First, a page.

What happened on the appointed night in an auditorium at Lamont Library gave a preliminary indication of at least one of the many qualities that would render Buckley famous and National Review successful: Buckley’s bravura. The auditorium was jammed, his entrance buzzily awaited. Then down the aisle he proceeded with his wife Pat, she very tall, wearing an enormous leopard hat and large bag, also leopard. Buzz from the audience. At the podium, after thanking the host for his introduction, Buckley observed, with an elfin grin (soon a signature feature), that he was very pleased to see Professor Arthur Schlesinger, Jr., there in the audience. Then he added, “His many books would be dangerous if they weren’t so boring.” In his bow tie, Arthur looked Arthurish. Laughter. Not hostile. And the Harvard students loved it. Buckley’s entire performance was Byronic, rakish, and marvelous. His intonations were unique, though today familiar. They seemed something gorgeous, maybe out of the English fin de siècle, Beerbohm, Beardsley.

Whatever sober points Wechsler might have made, he was obliterated by the stylistic contrast and, ink-stained wretch that he obviously was, slunk back to the then-liberal New York Post. Right there, I saw the conservative movement being born, and liberalism made otiose. Right there was the esprit that caught the attention of early National Review readers-especially the young.

This was no stuffed-shirt or classroom policy wonk. This had nothing to do with the dismal science and its green eye-shades. This was great theater.

Hart’s recollection situates Buckley in the campus setting that was the focus of so much of his interest. Until he gave up public speaking in 1998, his frequent campus speaking engagements were part missionary work, part performance art, and like nothing else available on the campuses he visited. In the decades following the founding of National Review, the conservative movement experienced successes that must have exceeded even Buckley’s visionary imagination. Yet the university remains almost entirely untouched by Buckley’s call to action. In fact, it understates matters considerably to say that circumstances on campus have not improved since the publication of God and Man at Yale in 1951.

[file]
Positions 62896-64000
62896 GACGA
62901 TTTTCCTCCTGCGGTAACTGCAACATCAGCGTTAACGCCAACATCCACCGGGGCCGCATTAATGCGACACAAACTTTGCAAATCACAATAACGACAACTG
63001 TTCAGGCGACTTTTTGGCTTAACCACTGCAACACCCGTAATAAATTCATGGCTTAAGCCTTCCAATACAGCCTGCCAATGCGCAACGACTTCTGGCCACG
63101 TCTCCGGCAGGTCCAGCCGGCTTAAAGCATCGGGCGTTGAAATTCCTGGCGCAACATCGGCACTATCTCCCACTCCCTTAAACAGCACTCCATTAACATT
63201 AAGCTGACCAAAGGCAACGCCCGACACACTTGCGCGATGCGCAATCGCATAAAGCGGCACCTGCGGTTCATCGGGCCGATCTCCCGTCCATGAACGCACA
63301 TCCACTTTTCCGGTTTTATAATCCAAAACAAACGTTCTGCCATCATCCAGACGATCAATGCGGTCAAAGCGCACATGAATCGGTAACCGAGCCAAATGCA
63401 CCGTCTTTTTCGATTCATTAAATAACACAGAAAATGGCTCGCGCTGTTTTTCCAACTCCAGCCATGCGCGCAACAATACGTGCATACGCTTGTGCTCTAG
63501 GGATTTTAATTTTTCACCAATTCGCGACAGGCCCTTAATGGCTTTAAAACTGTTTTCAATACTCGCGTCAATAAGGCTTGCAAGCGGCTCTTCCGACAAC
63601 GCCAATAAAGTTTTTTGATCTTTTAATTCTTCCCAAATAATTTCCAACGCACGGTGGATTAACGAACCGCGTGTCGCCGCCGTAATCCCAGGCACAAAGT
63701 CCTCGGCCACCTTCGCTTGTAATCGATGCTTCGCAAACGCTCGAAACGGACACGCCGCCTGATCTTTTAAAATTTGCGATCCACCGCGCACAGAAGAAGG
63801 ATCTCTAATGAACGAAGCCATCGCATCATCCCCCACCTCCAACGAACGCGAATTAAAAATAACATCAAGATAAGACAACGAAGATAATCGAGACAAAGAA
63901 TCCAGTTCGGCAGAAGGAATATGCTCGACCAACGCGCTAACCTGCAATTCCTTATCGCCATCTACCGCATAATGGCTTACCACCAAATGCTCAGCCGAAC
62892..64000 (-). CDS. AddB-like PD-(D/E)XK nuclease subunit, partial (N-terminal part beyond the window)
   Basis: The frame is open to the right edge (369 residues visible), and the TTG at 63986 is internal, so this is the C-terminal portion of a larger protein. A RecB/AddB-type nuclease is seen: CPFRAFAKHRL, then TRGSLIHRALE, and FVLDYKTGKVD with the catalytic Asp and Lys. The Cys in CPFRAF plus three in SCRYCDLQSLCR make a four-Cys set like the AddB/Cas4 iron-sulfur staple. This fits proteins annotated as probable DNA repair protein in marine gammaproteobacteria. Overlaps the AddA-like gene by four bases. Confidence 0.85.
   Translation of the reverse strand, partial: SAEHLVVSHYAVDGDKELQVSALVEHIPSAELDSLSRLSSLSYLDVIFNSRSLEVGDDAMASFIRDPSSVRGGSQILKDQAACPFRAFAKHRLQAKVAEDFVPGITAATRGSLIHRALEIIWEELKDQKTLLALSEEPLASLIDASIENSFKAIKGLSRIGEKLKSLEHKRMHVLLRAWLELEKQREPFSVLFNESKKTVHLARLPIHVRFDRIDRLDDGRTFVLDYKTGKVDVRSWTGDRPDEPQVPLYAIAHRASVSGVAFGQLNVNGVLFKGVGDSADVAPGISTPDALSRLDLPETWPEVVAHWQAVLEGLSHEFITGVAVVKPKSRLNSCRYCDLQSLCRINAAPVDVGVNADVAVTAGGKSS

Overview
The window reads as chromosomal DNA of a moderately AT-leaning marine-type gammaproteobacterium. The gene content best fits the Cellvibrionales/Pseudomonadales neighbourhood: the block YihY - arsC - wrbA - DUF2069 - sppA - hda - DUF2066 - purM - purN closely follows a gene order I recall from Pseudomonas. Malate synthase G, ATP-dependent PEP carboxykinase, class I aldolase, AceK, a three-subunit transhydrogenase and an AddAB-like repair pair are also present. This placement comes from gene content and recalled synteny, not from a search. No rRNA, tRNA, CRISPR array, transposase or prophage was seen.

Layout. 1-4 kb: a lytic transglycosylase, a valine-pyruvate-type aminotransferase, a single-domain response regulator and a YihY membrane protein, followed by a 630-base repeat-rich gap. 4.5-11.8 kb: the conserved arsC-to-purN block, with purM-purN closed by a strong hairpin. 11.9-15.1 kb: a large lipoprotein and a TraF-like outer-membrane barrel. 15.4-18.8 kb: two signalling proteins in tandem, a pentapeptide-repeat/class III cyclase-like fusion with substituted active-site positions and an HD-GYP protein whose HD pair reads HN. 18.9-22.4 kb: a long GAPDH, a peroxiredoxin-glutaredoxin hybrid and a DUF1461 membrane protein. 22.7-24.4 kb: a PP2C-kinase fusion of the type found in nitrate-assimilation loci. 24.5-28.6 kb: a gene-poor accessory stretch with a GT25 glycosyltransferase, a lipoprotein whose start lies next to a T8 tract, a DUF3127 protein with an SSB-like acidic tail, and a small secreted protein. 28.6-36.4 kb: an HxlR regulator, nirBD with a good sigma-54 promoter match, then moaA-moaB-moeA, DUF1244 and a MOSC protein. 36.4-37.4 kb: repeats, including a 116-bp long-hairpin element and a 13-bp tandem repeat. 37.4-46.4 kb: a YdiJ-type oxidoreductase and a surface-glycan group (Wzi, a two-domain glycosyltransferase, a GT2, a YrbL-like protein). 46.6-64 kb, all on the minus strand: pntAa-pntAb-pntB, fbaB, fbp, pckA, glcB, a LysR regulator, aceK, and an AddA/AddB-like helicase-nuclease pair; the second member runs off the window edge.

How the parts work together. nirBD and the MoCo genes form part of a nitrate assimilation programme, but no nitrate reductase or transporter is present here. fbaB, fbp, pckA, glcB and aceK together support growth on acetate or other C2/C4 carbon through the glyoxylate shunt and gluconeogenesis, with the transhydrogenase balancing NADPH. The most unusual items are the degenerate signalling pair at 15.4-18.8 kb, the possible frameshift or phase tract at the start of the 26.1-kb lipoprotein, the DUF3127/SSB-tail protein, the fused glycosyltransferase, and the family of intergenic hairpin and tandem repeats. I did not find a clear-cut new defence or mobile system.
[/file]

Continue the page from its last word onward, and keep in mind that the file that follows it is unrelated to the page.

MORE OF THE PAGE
Courtesy of Professor Hart, I joined Buckley for dinner when he arrived at Dartmouth to speak upon his return from Nixon’s trip to China in the spring of 1972. Buckley could not have been more gracious to Professor Hart’s guests, not a conservative among them. At Buckley’s speech following dinner, a drunken antiwar protestor assailed Buckley during the question and answer period: “Mr. Buckley, Mr. Buckley, Mr. Buckley,” he began. “Do you really think the United States is in Vietnam to protect the freedom of the Vietnamese people, or rather to exploit their resources, take over their country, pursue imperial ambitions and wage a war of aggression?”

“The former,” Buckley responded.

Reflecting on the death of Samuel Johnson, James Boswell invoked the words of an eminent friend of Johnson: “He has made a chasm, which not only nothing can fill up, but which nothing has a tendency to fill up. -Johnson is dead.-Let us go to the next best:–there is nobody; no man can be said to put you in mind of Johnson.” And so may it be said of William F. Buckley, Jr. He has made a chasm, which not only nothing can fill up, but which nothing has a tendency to fill up. RIP.

Scott Johnson blogs at Power Line.